Economic Stimulus: Good for individuals or the overall economy, not both
When you say “economic stimulus check,” Sherry Morales grins like a Cheshire cat, clasps her hands and pumps them above one shoulder, then the other, as if she’s taking a victory lap. But economists still aren’t confident that the 130 million checks, which start arriving in mailboxes next month and range from $600 for individuals to $1,200 for those who file jointly joint filers, will have a winning effect on the U.S. economy.
Morales plans to invest the money she gets in certificates of deposits – effectively saving the funds – for at least nine months because that’s the “safest place” for the additional money, she said.
But the safest place for individuals, in savings or paying down debt, isn’t what the Bush administration is hoping happens with the estimated total $150 billion tax refund. In order for the “Economic Stimulus Payment” to actually stimulate the economy, taxpayers must buy goods and services with the additional money, something that seems increasingly unlikely in uncertain economic times.
“Under ordinary circumstances we’d applaud those people, … but in this case it’s not the kind of news that’s going to result in economic stimulus,” said Dr. Maclyn Clouse, a professor of finance at the University of Denver’s Daniels College of Business. “From an economic stimulus standpoint we just need those dollars spent.”
The high price of gas, Wall Street worries and the foreclosure crisis are all making would-be consumers more circumspect when it comes to spending.
Dan Morales (no relation to Sherry) said that he may buy some new clothes for his 3-year-old daughter, Julie, but that he will put the majority of his economic stimulus check in the bank.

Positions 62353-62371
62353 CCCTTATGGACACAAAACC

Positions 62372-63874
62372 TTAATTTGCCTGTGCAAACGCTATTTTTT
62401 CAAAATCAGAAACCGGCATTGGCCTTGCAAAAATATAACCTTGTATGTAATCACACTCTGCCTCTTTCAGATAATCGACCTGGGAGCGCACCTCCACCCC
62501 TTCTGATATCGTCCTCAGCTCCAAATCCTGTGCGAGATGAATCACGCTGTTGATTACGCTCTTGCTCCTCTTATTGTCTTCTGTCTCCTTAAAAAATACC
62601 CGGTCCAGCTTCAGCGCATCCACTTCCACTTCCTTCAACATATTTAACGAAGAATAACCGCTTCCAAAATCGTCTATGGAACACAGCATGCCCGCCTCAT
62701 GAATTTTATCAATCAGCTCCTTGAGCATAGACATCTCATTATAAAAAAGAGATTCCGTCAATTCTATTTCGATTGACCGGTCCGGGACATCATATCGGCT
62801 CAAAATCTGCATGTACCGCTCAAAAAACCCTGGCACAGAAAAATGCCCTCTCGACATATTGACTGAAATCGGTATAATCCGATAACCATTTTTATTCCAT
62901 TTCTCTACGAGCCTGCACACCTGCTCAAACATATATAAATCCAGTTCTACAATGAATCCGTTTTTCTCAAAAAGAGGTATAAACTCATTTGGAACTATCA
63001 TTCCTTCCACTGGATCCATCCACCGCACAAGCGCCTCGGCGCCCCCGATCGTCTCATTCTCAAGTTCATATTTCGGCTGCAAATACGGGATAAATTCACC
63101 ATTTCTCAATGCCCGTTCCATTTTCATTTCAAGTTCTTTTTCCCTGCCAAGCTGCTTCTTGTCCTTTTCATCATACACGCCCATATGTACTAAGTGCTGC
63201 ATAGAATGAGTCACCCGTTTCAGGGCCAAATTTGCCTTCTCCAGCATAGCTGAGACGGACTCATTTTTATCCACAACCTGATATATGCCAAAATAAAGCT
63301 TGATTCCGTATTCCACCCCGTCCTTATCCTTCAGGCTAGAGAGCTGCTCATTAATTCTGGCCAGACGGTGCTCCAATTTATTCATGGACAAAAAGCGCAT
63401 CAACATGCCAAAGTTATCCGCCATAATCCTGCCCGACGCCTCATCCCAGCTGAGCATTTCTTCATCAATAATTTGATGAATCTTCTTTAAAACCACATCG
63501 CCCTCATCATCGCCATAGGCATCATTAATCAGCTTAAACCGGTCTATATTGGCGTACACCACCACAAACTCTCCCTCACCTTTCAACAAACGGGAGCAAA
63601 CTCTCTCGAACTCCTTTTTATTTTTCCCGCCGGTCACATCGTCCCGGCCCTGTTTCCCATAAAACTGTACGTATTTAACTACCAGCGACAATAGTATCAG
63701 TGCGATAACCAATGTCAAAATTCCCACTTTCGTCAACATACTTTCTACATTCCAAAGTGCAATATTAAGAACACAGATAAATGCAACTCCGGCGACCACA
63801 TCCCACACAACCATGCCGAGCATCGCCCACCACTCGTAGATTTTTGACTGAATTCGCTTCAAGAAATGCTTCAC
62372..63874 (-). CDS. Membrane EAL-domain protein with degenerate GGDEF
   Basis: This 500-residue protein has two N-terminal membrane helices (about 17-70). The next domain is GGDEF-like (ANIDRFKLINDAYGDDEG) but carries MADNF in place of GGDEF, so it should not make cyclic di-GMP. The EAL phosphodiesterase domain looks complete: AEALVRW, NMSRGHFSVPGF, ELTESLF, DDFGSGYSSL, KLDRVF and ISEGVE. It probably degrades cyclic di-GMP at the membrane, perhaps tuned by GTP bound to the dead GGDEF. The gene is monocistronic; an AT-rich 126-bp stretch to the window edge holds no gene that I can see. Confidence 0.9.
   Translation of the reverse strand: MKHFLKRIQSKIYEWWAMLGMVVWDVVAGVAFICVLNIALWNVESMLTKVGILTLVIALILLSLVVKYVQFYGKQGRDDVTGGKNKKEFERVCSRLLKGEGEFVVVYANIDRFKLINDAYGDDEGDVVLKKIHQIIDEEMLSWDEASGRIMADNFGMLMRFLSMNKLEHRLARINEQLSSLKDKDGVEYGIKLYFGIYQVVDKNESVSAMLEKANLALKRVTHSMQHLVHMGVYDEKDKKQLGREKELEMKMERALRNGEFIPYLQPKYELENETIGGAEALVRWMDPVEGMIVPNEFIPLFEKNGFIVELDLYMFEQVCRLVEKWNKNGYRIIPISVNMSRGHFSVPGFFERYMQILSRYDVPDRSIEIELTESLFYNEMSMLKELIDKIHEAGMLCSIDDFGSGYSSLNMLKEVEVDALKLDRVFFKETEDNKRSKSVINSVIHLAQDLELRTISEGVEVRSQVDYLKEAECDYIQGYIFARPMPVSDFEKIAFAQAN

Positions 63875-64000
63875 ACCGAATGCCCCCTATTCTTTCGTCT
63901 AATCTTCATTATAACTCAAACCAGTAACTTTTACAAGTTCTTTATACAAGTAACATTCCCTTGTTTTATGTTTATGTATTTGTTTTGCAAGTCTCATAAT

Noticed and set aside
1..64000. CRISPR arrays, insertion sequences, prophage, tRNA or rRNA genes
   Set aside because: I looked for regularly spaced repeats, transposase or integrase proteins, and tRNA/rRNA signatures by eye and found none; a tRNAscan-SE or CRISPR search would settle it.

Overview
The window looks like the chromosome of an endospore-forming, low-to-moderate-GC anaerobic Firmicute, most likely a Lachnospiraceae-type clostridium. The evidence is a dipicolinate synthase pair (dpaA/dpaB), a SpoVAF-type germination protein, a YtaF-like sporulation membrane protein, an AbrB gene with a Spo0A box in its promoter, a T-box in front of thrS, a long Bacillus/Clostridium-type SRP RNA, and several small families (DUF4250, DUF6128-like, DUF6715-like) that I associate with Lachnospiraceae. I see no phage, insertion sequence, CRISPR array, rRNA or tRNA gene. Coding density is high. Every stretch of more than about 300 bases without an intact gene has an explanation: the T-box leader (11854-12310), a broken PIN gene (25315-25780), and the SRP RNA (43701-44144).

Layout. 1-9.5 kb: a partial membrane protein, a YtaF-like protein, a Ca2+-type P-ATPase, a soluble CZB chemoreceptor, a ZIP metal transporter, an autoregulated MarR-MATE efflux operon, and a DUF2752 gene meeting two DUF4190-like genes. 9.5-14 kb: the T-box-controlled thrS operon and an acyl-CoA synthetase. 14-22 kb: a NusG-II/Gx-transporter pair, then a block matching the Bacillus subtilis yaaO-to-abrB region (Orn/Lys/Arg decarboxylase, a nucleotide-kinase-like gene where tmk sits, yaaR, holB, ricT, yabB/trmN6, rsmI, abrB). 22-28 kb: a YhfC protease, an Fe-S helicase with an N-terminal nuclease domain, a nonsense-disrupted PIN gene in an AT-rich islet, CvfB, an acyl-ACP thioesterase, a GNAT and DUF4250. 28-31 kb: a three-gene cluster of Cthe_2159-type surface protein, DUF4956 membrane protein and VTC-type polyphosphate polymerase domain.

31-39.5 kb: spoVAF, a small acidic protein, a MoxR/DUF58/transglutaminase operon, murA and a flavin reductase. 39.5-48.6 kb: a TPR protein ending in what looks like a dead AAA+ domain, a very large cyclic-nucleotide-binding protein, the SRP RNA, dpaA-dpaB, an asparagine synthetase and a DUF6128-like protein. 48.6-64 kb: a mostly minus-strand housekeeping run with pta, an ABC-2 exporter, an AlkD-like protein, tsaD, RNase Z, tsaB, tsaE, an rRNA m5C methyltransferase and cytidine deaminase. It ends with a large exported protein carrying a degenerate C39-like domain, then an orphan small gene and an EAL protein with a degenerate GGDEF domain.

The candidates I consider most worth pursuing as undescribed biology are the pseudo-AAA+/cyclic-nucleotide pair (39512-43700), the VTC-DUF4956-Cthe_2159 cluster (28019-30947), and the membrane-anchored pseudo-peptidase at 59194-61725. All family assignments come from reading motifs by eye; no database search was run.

“Just saving for unexpected things, because, like I said, it was unexpected money,” Morales said.
Others plan on spending the money but not shopping with their checks.
“If I’m lucky I can go on a vacation, but [I’ll] probably pay bills,” said Becky Schafer, an Adams County resident.
The administration used a similar tax refund program to help stimulate the economy in 2003 that included higher-income Americans. This time around, any individual making $75,000 or more annually and couples earning more than $150,000 a year aren’t eligible.
While lower-income taxpayers may be more likely to spend their stimulus checks, they are also more likely to have a backlog of bills to pay.
“There are some people who have to look out for themselves and not try and be the savior of the economy,” Clouse said.
At Denver-based Veracity Credit Consultants, Kevin Kust, the company’s business development manager, sees his fair share of those taxpayers.
He recommends paying down credit card debt or catching up on mortgage payments with the refund check.
“If you can pay down anything go for it or savings rather than going for the big screen [television],” Kust said.
Of course some consumers will immediately hit the stores with the extra money they receive. In the end, it’s simply a matter of how many dollars are pumped into the economy.
Clouse expects to know what impact the stimulus package had by sometime in June when consumer spending numbers for the previous month become available.